Rural retailer Countrywide has posted record profits, helped by strong sales of clothing and footwear, improved retailing and new store openings.

Demand for clothing labels such as Le Chameau, Joules and Musto, improvement in areas such as product availability, and the launch of the Farmgate brand for smallholders all contributed to the retailer’s strong showing.

The stores arm increased its operating profits by 33% to £3.6m on sales up 8% to £75m in the year to May 31, 2010. Like-for-like sales rose 4%.

Chief executive John Hardman acknowledged that Countrywide had been cushioned from the worst effects of the recession because the retailer has a large proportion of customers with high disposable incomes, but he maintained: “We’ve done a lot of work - it has not just fallen into our lap.”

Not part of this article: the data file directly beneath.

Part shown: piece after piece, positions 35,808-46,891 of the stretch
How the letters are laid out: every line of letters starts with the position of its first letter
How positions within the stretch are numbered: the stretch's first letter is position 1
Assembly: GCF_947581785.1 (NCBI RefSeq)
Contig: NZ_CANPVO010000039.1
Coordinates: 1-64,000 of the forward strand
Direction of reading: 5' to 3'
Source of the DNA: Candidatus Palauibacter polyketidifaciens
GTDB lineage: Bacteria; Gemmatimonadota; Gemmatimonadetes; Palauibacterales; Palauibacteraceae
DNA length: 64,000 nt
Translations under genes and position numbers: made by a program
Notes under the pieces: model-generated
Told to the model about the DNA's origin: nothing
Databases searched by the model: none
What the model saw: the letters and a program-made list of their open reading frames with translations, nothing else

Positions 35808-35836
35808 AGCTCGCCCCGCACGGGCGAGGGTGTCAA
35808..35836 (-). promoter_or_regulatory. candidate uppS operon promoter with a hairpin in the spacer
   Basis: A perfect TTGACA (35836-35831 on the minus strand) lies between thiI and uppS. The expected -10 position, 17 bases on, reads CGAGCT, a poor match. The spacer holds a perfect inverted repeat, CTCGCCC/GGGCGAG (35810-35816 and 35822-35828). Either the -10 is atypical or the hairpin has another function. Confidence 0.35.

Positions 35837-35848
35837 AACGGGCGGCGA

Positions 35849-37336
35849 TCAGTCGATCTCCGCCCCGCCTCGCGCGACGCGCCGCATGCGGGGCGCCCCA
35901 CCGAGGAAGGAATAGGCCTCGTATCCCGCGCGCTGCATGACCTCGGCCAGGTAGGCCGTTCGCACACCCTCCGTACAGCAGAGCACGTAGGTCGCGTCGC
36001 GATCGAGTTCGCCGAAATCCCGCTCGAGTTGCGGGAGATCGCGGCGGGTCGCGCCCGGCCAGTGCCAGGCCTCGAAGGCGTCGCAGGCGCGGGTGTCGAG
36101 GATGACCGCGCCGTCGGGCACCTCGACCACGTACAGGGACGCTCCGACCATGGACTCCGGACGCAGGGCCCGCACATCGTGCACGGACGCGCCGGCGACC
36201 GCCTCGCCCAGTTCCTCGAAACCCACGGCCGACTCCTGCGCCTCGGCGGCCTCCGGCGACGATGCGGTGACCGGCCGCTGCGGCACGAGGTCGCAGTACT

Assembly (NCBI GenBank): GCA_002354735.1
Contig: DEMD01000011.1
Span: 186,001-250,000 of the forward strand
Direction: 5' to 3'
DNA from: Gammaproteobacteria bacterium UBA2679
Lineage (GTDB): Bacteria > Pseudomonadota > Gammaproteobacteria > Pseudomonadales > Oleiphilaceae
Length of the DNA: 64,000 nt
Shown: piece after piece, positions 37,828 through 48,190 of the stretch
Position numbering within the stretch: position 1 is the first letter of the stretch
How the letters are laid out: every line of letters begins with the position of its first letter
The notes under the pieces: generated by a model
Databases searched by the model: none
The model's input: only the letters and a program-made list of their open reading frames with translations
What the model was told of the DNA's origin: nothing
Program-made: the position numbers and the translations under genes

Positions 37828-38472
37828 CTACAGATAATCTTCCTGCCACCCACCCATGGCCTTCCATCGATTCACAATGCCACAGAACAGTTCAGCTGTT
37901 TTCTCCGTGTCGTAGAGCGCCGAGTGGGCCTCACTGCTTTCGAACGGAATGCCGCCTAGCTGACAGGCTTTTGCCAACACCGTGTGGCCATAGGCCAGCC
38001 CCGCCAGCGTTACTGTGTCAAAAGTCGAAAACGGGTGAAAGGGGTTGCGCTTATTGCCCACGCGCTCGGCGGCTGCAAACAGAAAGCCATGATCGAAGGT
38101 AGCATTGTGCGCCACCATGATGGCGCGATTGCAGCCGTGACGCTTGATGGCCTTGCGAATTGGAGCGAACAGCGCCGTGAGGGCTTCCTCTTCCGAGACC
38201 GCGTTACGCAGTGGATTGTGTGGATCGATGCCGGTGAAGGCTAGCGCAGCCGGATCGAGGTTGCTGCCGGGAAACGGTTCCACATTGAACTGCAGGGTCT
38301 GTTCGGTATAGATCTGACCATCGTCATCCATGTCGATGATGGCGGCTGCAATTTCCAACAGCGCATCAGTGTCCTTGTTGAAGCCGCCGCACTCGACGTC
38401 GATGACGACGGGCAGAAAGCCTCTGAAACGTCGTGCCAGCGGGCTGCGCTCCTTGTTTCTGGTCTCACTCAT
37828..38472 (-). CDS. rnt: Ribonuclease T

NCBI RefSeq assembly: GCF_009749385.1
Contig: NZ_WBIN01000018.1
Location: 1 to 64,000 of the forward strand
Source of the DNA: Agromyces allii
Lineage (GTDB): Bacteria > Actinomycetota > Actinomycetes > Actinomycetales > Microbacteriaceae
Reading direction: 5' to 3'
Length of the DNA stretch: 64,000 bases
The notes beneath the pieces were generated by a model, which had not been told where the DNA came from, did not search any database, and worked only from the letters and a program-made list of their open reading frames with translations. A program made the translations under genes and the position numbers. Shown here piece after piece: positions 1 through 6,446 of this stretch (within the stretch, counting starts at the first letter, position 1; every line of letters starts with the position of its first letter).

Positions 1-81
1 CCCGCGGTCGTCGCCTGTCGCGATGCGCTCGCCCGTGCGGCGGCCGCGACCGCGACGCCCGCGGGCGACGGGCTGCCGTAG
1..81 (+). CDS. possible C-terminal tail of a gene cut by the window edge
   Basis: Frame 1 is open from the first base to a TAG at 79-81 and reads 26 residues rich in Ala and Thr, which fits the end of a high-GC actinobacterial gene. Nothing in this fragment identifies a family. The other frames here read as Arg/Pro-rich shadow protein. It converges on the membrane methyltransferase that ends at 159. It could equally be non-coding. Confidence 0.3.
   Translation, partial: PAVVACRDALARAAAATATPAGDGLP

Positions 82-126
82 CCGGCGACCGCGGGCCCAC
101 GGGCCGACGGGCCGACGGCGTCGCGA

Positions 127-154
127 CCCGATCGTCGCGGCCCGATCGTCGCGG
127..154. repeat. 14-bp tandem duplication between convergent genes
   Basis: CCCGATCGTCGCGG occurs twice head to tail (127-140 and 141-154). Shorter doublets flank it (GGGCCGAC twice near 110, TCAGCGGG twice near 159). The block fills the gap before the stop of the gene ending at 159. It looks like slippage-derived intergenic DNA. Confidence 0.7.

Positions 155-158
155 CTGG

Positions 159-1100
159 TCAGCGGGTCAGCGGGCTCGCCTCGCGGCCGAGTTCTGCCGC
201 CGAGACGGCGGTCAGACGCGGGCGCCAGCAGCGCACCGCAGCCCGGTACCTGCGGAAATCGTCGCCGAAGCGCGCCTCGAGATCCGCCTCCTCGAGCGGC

Retail director Garry Wharmby said the profits rise reflected a raft of changes designed to enhance the retail offer, such as better brands, staff training and the roll-out of dedicated Equestrian World areas in shops.

After a successful trial, he said Countrywide would roll out its loyalty card across the chain. At present there are about 30,000 members of the scheme, which is currently available in half of the retailer’s 46 shops.

Despite uncertain trading conditions, Hardman was confident of continued financial improvement. He said: “We have had three years of solid growth and we think we can take it on again.”

Countrywide runs agriculture and energy divisions as well as retail. At group level, operating profits rose 44% to £3.6m on sales slightly down to £205.7m

Chairman Nigel Hall, a former Arcadia finance director, said last year’s performance was “a tremendous achievement in trading conditions that few have experienced”.

Next Saturday, Countrywide will open a new, relocated store in Melksham, Wiltshire, incorporating environmentally friendly elements such as rainwater collection and reuse and reduced energy needs.